What if there is life on other planets?

Greg Clarke goes all starry eyed

Many of us enjoyed the ABC’s series Stargazing at the end of May, featuring Professor Brian Cox and a shuttles-worth of celebrities and colourful local identities (Space Gandalf!). We are endlessly awestruck by the heavens, the distant stars, the mysterious planets and especially the idea that someone might be out there.

The concept of life on other planets has been returning to the public fascination, with NASA announcing that it could well be found within the next two decades. Apparently, there are now over 3500 known planets that “might support life”.

Would it be at all significant for the Christian view of the universe if there is life on other planets?

Missions to Mars by Rovers have added a cute Wall-E kind of intrigue with the amazing images and videos these intrepid vehicles are beaming back to us earthlings. And Elon Musk has given hope to Star Trek fans everywhere, with his ambitions to relocate humanity to Mars before World War III takes out planet Earth. Could we find more sympathetic souls in some distant world?

What kind of life might we expect to find as we astound ourselves by exploring the vast expanses of the universe?

In science fiction, the proposal is usually that a more intelligent life-form than our own exists somewhere out there that we haven’t noticed yet, and all the issues of anthropology, ethics and theology are about to get turned upside down, Hitchiker’s Guide to the Galaxy-style.

More likely, at least in our lifetime, is the idea that the delightfully named microlithopanspermia might occur. That is, that the tiniest microbes might, just might, be able to migrate between planets. That’s probably not what we all have in mind, but it would nevertheless still be astonishing.

In his 2015 book, Human Universe, Brian Cox posits that microbial life probably is broadly distributed throughout the universe, but this doesn’t mean we’ll find another Earth and another equivalent of human beings. “A living galaxy, yes, but a galaxy filled with intelligence? … I’m not so sure.”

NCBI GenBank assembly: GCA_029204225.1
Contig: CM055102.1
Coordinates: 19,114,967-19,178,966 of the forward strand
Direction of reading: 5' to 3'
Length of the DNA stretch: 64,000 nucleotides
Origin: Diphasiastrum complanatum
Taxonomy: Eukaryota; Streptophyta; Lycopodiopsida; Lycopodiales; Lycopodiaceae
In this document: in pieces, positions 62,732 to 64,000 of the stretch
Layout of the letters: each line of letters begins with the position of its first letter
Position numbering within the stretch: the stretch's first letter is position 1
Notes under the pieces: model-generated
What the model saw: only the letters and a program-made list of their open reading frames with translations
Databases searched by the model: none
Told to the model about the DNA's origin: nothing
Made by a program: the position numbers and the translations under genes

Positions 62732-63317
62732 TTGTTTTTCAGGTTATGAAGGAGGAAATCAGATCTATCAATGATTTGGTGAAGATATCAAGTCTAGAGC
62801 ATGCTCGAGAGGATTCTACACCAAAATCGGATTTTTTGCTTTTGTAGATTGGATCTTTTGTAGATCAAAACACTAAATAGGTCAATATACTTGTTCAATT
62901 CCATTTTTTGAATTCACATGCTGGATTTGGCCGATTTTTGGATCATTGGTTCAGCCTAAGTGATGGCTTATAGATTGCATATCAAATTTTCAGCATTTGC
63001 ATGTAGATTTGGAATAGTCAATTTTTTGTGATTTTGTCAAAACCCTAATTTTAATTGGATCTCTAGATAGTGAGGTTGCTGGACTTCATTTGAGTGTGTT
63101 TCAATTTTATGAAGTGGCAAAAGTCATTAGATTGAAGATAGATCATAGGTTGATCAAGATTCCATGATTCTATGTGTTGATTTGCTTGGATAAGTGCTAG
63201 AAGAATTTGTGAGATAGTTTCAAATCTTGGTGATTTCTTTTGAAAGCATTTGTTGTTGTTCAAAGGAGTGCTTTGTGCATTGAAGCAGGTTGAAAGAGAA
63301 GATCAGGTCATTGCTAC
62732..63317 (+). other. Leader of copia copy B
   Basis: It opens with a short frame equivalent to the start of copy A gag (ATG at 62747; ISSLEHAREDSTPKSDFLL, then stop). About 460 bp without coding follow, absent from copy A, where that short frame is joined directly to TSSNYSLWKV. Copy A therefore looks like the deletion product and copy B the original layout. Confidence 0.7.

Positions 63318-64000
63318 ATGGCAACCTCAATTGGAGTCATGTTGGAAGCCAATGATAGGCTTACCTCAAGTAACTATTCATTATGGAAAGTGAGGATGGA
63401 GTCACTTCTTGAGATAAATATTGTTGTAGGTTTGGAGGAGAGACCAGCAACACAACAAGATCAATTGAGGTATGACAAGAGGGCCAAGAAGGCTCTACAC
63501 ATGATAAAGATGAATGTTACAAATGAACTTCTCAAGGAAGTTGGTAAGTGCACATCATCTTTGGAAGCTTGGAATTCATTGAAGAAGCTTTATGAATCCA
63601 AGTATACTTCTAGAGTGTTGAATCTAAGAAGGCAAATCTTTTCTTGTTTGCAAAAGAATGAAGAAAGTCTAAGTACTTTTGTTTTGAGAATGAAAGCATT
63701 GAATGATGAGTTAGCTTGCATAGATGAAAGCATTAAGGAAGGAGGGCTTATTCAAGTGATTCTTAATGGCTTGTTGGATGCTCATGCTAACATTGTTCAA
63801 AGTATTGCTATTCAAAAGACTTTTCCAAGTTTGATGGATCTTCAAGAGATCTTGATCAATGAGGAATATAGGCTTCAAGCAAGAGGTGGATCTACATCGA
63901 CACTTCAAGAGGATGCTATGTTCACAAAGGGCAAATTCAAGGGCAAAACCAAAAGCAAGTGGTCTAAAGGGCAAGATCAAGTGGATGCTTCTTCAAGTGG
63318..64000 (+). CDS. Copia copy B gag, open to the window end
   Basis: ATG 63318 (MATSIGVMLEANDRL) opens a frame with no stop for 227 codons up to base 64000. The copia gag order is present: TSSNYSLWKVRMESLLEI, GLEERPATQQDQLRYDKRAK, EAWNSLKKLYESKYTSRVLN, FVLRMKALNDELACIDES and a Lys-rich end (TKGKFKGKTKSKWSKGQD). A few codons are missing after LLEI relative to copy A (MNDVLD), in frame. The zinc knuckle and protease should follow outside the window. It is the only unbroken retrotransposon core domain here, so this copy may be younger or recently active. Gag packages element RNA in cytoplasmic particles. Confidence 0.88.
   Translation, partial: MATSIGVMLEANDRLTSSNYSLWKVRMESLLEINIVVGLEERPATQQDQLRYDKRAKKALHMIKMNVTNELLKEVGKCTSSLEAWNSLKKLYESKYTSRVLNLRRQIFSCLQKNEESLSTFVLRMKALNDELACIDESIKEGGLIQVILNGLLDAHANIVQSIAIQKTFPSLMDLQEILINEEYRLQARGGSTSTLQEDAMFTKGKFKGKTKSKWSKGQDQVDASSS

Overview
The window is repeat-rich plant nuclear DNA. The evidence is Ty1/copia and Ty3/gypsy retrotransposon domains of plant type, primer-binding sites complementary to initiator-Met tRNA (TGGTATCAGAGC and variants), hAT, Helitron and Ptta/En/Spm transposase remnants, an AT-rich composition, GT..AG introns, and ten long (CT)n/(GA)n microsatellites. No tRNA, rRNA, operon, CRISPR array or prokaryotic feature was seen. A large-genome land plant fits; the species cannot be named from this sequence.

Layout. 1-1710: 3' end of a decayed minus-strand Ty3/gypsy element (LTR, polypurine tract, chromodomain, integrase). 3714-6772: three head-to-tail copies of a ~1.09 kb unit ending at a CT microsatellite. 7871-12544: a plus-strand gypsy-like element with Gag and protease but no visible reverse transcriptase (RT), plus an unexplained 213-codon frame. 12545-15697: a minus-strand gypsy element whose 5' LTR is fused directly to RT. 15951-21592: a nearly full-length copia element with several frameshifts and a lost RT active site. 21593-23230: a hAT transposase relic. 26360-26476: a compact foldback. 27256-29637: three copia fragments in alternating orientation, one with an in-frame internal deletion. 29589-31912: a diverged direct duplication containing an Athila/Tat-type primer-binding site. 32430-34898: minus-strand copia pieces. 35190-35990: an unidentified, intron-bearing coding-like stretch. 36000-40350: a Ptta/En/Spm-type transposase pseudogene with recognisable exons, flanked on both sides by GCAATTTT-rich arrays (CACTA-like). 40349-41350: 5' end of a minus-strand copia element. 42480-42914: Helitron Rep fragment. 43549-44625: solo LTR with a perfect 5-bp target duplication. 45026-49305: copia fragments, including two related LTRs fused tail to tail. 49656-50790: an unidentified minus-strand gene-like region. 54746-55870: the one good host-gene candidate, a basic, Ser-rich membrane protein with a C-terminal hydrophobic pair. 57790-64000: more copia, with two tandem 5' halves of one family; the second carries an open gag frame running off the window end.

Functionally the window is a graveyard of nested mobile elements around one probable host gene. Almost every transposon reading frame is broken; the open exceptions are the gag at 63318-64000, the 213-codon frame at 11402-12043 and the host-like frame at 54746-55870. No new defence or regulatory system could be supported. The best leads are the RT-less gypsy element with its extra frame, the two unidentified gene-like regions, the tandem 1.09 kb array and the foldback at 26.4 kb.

Would it be at all significant for the Christian view of the universe if there is life on other planets?

I’m guessing — but it’s a slightly educated guess — that the answer is “not much”.

If there’s life out there, God made it, sustains it, and it is his.

I certainly don’t think the Bible has a lot to tell us about life on other planets. Since the Bible is not written as either a biology or cosmology textbook, it isn’t trying to answer that question.

Nor is its teaching disturbed by such a discovery. How can I be sure? Because of one simple, clear doctrine that can be found everywhere from Genesis to Revelation: God is the creator and sustainer of everything.

The only sane statement a Christian can make about these sorts of things is that God is the creator of everything, all the things we can see and all that we can’t. All the things on earth and in the heavens, and that includes all the planets and stars and space microbes out there.

This great, one and only God, created it all not initially by some laws of science procedure, but by his Word. The beginning of all creation was the Word of God. By his Word, he brought things into existence; to put it poetically as the Psalmist does, he gave names to the stars (Ps 147:4). If there’s life out there, God made it, sustains it, and it is his.

That is something too profound and significant for us ever fully to grasp. But it is the first thing a Christian can say about life on other planets: it won’t belong to us. And it will be beloved by God.

Greg Clarke is CEO of Bible Society Australia.

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